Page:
The exploding population of Ross Snow Geese
Today’s Edmonton Journal carried a Canadian Press article (p. A10) that explains that the population of Ross’ Snow Geese has grown to such large proportions (two million) that it is denuding large areas of its habitat in the North.
The article expresses hopes that the population of Ross’ Snow Geese is still small enough so that it can be brought under control by human hunters. The species was declared overabundant in 1999, meaning that hunters are permitted to shoot them spring through fall, after it had been brought close to the verge of extinction in the 1930s. (See also http://www.ottawacitizen.com/technology/Ross+geese+stripping+North+vegetation+scientists/8568295/story.html )
The Daily Mail website carries a photo series that provides a better impression of what the problem is that has wildlife service officials worried: http://www.dailymail.co.uk/news/article-2346886/Bird-blizzard-More-million-snow-geese-blot-sky-make-epic-journey-Arctic-tundra.html
Mind you, upon looking closer, it is quite apparent that the “shed feathers” are evidence of a coyote having fed on a Ross Snow Goose that he caught and killed. The traces of blood left from the feeding are quite obvious. Birds that lose their feathers through the annual moulting do not leave them in bunches tinged with blood. Besides, geese on migration do not moult. Ross’ Snow Geese moult where they nest, in the North, not in Missouri.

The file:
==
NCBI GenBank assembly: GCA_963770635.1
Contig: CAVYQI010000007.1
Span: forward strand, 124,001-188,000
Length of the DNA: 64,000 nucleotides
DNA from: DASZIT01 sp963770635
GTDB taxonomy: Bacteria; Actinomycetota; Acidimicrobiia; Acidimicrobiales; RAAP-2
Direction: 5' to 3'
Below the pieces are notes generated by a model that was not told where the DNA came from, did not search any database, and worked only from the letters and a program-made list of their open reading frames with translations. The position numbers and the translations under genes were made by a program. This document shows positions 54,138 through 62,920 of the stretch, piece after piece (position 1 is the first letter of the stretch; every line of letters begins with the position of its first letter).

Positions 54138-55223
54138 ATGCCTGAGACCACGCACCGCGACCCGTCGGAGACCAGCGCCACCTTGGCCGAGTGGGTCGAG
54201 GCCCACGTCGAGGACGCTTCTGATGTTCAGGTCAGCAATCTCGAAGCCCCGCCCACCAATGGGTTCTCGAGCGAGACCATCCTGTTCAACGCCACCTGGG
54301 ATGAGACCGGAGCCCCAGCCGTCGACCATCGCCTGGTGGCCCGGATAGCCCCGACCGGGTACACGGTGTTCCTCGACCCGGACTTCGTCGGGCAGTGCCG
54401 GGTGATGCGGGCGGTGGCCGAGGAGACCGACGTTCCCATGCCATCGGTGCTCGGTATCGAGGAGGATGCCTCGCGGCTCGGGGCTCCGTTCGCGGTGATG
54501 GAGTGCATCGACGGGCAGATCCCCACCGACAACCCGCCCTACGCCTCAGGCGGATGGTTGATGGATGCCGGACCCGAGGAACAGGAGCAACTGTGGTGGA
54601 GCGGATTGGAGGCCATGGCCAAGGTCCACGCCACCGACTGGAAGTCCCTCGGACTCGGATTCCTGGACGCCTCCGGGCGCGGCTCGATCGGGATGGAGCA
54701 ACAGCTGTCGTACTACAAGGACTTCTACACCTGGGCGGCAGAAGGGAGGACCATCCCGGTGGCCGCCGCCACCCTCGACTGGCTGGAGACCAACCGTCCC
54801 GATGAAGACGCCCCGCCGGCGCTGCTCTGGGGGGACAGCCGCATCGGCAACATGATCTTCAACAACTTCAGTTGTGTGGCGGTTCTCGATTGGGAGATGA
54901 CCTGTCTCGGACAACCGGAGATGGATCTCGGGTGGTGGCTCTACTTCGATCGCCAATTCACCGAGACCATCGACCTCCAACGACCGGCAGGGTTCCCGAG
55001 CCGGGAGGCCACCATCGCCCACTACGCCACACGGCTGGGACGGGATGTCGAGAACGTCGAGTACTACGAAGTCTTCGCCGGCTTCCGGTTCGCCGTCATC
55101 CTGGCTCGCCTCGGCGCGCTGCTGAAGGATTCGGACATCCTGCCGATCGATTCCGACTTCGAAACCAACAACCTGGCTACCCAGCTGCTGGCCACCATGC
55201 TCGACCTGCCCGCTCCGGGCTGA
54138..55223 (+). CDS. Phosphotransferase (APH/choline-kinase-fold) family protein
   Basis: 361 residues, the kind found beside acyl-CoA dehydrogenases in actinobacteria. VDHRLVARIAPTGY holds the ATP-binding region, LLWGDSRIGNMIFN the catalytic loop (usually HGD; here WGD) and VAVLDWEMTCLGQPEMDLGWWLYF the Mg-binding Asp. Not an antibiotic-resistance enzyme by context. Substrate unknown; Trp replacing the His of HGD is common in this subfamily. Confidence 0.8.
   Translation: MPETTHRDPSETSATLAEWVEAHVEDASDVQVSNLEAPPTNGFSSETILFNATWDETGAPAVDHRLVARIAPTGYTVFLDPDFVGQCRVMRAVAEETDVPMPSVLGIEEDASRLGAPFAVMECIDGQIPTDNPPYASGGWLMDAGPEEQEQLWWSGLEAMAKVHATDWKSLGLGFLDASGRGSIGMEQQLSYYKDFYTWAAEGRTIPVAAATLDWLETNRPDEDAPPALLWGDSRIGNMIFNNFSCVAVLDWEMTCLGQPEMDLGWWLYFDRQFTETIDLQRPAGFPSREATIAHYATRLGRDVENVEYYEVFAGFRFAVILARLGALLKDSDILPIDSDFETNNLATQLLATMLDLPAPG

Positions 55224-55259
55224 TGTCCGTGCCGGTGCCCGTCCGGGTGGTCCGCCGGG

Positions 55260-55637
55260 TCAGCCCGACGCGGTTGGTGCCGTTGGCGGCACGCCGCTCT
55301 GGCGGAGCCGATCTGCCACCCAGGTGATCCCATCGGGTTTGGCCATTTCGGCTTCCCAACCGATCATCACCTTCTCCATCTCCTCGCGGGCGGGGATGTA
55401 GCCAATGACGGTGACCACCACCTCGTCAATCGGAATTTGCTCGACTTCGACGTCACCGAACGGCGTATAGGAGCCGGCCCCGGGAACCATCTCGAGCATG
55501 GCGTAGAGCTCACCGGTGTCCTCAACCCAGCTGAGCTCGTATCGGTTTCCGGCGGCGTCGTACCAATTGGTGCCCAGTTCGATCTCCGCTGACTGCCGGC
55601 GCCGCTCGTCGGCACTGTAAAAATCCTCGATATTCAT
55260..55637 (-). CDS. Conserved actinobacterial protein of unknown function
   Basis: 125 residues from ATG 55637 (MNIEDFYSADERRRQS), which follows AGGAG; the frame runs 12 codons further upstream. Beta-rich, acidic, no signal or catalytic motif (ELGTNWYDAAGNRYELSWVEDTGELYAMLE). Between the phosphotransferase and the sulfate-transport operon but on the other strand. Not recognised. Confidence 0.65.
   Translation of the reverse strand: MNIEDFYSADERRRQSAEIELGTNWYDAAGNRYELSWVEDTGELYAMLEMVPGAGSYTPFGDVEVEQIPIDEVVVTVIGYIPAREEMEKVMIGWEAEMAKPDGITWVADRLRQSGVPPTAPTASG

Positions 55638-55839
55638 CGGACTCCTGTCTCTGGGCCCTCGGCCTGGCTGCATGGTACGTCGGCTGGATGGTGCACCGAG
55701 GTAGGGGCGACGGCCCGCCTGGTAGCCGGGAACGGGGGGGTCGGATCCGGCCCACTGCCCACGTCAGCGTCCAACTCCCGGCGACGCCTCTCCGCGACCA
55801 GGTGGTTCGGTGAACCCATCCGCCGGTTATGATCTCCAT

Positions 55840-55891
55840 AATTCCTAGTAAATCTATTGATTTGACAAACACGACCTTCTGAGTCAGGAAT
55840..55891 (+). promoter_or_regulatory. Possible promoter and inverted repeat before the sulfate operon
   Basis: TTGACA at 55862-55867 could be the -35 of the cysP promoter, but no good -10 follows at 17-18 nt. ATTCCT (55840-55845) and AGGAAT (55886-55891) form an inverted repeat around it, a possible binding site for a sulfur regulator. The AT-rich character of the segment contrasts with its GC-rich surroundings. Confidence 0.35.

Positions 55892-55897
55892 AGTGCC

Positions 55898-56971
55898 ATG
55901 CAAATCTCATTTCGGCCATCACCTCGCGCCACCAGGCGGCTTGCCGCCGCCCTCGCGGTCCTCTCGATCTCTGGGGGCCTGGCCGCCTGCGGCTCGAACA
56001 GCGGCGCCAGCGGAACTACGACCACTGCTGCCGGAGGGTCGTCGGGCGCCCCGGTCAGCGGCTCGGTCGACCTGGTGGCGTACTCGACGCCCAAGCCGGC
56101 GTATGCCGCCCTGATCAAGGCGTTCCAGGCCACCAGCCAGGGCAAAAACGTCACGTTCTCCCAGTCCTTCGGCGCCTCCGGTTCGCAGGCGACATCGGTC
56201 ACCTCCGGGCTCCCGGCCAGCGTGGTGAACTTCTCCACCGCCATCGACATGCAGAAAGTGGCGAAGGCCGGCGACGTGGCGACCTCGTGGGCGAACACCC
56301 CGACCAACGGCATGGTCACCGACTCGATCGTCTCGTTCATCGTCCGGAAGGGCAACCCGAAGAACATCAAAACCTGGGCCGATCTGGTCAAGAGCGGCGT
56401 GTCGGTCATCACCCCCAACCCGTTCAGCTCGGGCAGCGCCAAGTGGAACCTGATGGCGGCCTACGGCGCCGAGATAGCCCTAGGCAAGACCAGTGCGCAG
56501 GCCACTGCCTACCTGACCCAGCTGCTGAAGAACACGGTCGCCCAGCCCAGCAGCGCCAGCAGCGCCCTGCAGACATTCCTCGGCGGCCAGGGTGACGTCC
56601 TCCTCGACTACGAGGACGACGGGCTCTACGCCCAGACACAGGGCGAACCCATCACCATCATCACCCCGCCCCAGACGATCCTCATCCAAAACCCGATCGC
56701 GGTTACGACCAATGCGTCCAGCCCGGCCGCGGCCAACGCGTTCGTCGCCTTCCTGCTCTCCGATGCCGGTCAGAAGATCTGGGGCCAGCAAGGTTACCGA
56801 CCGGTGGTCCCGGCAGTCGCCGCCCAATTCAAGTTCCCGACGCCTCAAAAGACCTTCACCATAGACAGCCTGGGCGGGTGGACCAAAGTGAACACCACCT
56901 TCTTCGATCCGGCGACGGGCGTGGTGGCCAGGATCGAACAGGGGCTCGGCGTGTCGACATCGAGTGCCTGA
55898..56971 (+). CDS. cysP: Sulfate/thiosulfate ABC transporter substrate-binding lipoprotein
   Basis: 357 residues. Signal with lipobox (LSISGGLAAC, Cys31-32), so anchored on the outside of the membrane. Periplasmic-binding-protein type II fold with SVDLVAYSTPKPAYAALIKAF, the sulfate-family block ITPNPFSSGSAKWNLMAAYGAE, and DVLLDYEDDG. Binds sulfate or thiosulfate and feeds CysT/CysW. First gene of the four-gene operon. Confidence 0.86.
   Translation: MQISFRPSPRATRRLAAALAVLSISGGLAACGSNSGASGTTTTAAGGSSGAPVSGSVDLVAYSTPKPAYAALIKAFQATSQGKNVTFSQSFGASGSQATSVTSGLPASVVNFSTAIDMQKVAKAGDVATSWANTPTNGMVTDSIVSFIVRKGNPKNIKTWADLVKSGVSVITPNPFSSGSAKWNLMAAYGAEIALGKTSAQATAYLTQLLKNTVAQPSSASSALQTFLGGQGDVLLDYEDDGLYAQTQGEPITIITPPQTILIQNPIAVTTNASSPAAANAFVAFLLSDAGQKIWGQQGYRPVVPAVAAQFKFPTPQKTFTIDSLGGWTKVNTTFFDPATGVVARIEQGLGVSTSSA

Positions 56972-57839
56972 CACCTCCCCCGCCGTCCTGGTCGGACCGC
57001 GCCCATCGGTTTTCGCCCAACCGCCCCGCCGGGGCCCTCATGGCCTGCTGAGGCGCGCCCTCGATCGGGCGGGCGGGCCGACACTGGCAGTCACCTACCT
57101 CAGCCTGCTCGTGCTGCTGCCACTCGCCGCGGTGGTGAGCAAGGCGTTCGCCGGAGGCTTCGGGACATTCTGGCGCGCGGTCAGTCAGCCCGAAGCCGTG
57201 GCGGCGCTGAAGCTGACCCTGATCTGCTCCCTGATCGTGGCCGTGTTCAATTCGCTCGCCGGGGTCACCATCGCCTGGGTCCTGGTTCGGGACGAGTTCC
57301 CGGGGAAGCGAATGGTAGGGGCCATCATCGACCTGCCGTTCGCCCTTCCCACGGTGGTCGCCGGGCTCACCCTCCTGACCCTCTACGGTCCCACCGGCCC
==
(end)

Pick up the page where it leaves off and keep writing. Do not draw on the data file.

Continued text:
That may also be an indication of what kept the numbers of Ross’ Snows Geese in check before human hunters brought their number down to a few thousand in the 1930s. It seems that the Canadian Press article in today’s Edmonton Journal is not taking all of the causes of checks and balances of the Ross’ Snow Geese population into account. It is never wise to focus only on the human influence when trying to understand the workings of Nature.